The loss, while devastating, did not deter this veteran laden club who had now established leadership from the always hard working Tate and Bates-Diop who led by example but the most unlikely spot in grad transfer Andrew Dakich who was playing 22 minutes a game, running the point and providing a spark defensively that this team needed. A pair of home wins would follow before the big one in West Lafayette against what looked like an unstoppable 3rd ranked Purdue team who was in control of the Big Ten conference, riding a 19 game winning streak and hadn’t lost a home game for over a year. For much of the game, we got what we expected and the Boilers led by 14 with just 10 minutes remaining. But the tough minded Buckeyes would not go away and kept chipping at the lead in front of a frantic crowd at Mackey Arena. Then, the unthinkable happened as Bates-Diop who’s performance may have cemented himself as the conference’s player of the year, scored the game winner with under 3 seconds remaining and the Buckeyes now sat in first place in the Big Ten and controlled their destiny to a conference crown.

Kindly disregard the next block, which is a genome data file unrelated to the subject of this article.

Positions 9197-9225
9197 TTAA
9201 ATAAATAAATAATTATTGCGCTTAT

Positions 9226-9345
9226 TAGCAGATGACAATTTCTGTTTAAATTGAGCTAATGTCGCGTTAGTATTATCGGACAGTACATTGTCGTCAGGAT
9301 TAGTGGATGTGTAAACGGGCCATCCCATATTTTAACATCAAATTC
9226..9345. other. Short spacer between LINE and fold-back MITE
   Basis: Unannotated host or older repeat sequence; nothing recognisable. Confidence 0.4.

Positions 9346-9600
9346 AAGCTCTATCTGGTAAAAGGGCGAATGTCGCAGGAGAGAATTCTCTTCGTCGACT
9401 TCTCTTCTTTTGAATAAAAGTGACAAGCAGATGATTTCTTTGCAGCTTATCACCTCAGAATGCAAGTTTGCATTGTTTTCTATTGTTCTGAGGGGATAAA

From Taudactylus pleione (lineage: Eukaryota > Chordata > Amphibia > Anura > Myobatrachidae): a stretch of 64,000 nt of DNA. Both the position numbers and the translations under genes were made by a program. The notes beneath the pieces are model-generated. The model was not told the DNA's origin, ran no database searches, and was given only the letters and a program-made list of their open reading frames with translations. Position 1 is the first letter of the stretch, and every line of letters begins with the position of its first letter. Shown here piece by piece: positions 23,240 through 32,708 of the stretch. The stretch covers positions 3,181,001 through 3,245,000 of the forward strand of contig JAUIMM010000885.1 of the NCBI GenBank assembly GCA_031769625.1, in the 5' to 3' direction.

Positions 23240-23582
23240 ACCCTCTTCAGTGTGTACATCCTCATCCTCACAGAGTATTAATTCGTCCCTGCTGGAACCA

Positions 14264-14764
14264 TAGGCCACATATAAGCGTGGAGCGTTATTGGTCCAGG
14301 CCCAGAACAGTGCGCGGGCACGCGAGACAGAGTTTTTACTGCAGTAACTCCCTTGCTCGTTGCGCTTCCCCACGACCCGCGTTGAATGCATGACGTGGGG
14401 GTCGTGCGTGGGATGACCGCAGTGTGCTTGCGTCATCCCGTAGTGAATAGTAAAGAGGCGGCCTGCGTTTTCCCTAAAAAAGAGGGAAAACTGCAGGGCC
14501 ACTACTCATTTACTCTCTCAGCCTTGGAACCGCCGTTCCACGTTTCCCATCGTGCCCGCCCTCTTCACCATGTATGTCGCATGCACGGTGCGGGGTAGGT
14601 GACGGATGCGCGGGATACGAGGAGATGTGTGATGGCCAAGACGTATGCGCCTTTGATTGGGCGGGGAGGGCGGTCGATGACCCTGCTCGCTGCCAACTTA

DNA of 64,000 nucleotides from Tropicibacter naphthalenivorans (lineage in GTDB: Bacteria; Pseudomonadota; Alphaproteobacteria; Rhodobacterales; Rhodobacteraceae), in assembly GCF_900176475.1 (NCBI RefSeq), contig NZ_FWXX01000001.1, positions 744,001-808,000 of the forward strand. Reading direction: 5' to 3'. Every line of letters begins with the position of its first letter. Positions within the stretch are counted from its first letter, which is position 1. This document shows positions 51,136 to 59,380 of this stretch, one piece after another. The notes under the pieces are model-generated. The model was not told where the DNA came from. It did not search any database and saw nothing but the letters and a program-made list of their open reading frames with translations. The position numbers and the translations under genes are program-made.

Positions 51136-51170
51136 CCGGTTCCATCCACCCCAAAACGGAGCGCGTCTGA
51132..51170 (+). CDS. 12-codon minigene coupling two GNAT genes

A dominant win over Iowa on February 10thset up the home stretch of basketball and to the amazement of everyone, including their head coach, the Buckeyes were a full game up on the rest of the conference with 5 games remaining. The final stretch was probably their most challenging of the conference season with road tilts at Penn State and Michigan and a season ender at the always difficult Indiana Hoosiers in Bloomington. The stretch didn’t start well with the Buckeyes getting their hat handed to them in State College from start to finish but they still clung to their Big Ten hopes, now tied with Michigan State with 3 games remaining. A trip to Ann Arbor on national TV was played to a sold out crowd in what was termed at Michigan as a “Maize Out”, made for a difficult environment and one the Buckeyes could not escape despite a valiant effort. They had not only lost to their arch rival, they now needed to win out and get a little help to gain the conference crown. They came back home on senior night and in dominant fashion, dispatched Rutgers, sending off Tate, Williams, Dakich and potentially Bates-Diop in resounding fashion. That set up the finale at Assembly Hall in Bloomington. The game went back and forth with the Buckeyes clinging to the lead for the majority of the evening. The Hoosiers were determined on their own senior night and battled the game to double overtime. Indiana scored a late bucket in the second overtime to take a 1 point lead with just seconds remaining and both teams out of timeouts. That’s when the cardiac kids went to work. C.J. Jackson raced up the floor and with Bates-Diop on his left, took it upon himself to end the season in style. Jackson pulled up from well beyond the arc and drilled the triple with under 2 seconds remaining, stunning the Hoosier faithful and spurring a wild celebration of Buckeyes on the floor. It was a dramatic and fitting finish to an improbable season. One in which they would ultimately finish in 2nd place in the Big Ten conference and a potential top 5 seed in the upcoming NCAA tournament.